BUT there is NO three year deal.
    One year, then that's it....
    Your three year offer of 10k per year (dependent on them all staying and paying) is a more guaranteed 30k.. I think this will call his bluff and he will sell to you for this.

    So in short... 10k to seal the deal, and $1250.00 each quarter after that for a total of three years. he gets less if customers leave or dont pay their bill, and he gets more if he sells more in the mean time.

    IF he claims "oh I need more than that to pay the bills/loans I owe" there is NO way he'd be giving up 78k of net if he had that much debt and needed it pay if off.

    I'm assuming that 78k of "net" includes his owners salary, which isn't true net... true net comes after you take your own pay out, because you, after all are an employee too.

    So after his 60k gets pulled out... there probably is only 18k of net, and he's got loans out there? I bet he's actually losing money (which is why he's selling)

    This shouldn't affect you tho, because your overhead is already being taken care of by your already established business.

    I would disassociate myself quickly from his company name however. use your own. You're not looking to take on his entity and therefor his debt as well.
     
  2. Patriot Services

    Patriot Services LawnSite Fanatic
    Posts: 13,254

    Ask a pro valuation company fot its formal assessment. You will be shocked of how the professional business world views certain businesses, even ones with good numbers. Lco and carwashes are two that come to mind. Contracts seem to have little bearing on that since 100% can fail to renew. I'm also not sure you can strip the name of corp without dismantling it. The fact he wants to get out but still retain the corp is fishy too. Bottom line, way overpriced.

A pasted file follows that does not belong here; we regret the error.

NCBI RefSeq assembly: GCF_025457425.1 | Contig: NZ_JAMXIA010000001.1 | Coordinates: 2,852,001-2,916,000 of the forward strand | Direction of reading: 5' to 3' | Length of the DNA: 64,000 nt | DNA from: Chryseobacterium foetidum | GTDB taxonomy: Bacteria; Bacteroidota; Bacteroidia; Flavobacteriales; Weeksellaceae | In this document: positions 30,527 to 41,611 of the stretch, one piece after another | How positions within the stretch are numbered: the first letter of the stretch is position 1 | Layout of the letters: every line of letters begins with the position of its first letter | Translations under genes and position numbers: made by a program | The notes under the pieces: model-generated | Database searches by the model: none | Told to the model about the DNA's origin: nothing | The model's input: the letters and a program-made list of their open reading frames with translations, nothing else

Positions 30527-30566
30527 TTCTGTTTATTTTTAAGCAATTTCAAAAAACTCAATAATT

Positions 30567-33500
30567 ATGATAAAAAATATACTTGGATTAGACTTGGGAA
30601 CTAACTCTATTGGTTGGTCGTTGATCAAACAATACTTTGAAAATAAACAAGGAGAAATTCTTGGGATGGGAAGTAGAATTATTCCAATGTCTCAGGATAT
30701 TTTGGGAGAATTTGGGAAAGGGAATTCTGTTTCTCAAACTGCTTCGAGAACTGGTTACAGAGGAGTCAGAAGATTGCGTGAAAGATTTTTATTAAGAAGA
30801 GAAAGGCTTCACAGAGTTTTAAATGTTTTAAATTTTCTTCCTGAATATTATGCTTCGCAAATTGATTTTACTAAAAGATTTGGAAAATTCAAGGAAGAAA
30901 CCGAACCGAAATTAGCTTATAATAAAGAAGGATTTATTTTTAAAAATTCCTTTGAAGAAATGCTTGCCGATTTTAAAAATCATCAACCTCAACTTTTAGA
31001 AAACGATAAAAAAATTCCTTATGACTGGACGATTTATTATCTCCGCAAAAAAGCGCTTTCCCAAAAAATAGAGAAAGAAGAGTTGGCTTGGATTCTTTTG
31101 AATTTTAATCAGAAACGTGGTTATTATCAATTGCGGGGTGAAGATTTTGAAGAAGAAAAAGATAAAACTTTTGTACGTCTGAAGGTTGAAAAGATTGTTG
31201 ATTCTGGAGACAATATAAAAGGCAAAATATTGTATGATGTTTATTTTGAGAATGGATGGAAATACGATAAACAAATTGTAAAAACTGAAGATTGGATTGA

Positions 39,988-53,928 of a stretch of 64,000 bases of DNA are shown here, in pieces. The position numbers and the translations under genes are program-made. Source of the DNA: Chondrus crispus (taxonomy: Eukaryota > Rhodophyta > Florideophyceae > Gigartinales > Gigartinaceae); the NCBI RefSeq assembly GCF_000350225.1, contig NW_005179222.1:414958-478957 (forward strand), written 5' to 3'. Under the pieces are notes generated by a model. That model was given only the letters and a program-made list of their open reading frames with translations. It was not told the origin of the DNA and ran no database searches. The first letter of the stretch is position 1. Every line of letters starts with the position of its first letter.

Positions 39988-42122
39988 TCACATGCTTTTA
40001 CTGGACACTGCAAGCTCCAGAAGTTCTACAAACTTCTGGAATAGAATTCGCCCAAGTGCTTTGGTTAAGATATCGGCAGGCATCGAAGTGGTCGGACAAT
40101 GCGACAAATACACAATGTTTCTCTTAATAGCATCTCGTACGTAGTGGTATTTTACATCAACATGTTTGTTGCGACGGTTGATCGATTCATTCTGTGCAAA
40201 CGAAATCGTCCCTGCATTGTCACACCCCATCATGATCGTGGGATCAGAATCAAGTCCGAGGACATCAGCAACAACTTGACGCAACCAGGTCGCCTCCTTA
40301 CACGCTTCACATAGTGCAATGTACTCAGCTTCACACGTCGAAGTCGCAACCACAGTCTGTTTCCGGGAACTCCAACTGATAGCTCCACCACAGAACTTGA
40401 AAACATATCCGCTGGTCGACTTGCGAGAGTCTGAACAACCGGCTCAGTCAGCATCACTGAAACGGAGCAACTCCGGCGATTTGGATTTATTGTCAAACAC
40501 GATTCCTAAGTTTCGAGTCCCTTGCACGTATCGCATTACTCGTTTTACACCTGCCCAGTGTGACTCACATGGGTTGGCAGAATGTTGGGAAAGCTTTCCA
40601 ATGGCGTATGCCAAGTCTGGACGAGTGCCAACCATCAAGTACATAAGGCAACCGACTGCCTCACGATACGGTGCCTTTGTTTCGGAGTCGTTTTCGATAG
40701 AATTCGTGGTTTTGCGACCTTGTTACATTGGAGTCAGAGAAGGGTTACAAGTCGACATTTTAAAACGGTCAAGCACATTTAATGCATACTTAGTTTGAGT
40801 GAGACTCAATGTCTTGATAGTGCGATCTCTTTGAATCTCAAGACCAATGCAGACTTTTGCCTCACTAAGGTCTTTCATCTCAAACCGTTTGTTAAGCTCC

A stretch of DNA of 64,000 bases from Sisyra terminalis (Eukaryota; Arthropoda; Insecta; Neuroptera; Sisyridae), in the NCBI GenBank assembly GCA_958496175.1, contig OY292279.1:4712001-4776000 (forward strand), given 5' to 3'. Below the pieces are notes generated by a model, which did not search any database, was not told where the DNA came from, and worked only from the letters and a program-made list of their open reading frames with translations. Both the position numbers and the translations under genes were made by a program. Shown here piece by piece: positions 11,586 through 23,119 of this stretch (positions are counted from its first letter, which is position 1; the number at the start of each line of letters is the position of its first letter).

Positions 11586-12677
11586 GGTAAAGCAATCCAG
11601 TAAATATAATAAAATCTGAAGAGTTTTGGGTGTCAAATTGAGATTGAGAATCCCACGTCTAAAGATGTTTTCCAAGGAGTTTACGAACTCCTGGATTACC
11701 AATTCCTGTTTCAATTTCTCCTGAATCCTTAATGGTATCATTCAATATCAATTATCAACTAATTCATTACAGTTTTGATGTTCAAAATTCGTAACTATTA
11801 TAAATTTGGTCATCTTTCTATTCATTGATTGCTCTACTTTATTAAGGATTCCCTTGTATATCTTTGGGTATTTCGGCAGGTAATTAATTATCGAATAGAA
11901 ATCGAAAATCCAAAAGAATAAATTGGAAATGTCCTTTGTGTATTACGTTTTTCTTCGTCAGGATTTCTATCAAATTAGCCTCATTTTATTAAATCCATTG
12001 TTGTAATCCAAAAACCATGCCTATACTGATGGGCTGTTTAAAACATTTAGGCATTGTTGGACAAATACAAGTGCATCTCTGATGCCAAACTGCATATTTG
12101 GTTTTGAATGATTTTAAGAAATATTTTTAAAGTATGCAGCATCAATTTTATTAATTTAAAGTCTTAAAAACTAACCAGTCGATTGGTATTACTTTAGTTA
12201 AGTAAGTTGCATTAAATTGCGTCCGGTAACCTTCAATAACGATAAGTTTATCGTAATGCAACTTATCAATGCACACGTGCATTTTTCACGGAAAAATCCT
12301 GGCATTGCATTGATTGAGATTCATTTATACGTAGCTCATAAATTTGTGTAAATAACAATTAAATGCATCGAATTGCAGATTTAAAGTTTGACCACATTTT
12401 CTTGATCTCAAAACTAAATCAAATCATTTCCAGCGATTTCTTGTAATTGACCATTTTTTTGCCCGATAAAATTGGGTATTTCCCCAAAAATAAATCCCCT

Posted via Mobile Device
     
    Last edited: Jan 13, 2014
  3. I_am_a_beginner

    I_am_a_beginner LawnSite Member
    Posts: 194

    Nice inputs guys, i dont want everyone to tell me what i want, i want to make sure everyone has every info to bring his opinion.
    Posted via Mobile Device
     
  4. One Cut Away

    One Cut Away LawnSite Member
    Posts: 16

    Wow. I am impressed by all of the intelligent posts on this thread. There's a lot smart cats up in here that definitely know what they are talking about.

    Back in the day when I was with ISS I was involved in many large scale acquisitions throughout the SE. The formula we used every single time was -

    1. The wholesale value of the iron (trucks, equipment) plus
    2. Any real property that goes with it plus
    3. The net profit for one year of any contracts on hand.

    That was it.

    There's no way the cat is netting that kind of coin out of that work. Or the description of "net" varies greatly from one guy to the next.
     
  5. I_am_a_beginner

    I_am_a_beginner LawnSite Member
    Posts: 194

    78k net, no owner salary given.
     
  6. snomaha

    snomaha LawnSite Senior Member
    from midwest
    Posts: 907

    Just a guess - the business you want to buy and your current business aren't figuring in a fair market wage for the owner? Net income is after all expenses - including a wage for yourself. Don't care if you are a sole prop - your numbers are lying to you if you don't account for your time/wage.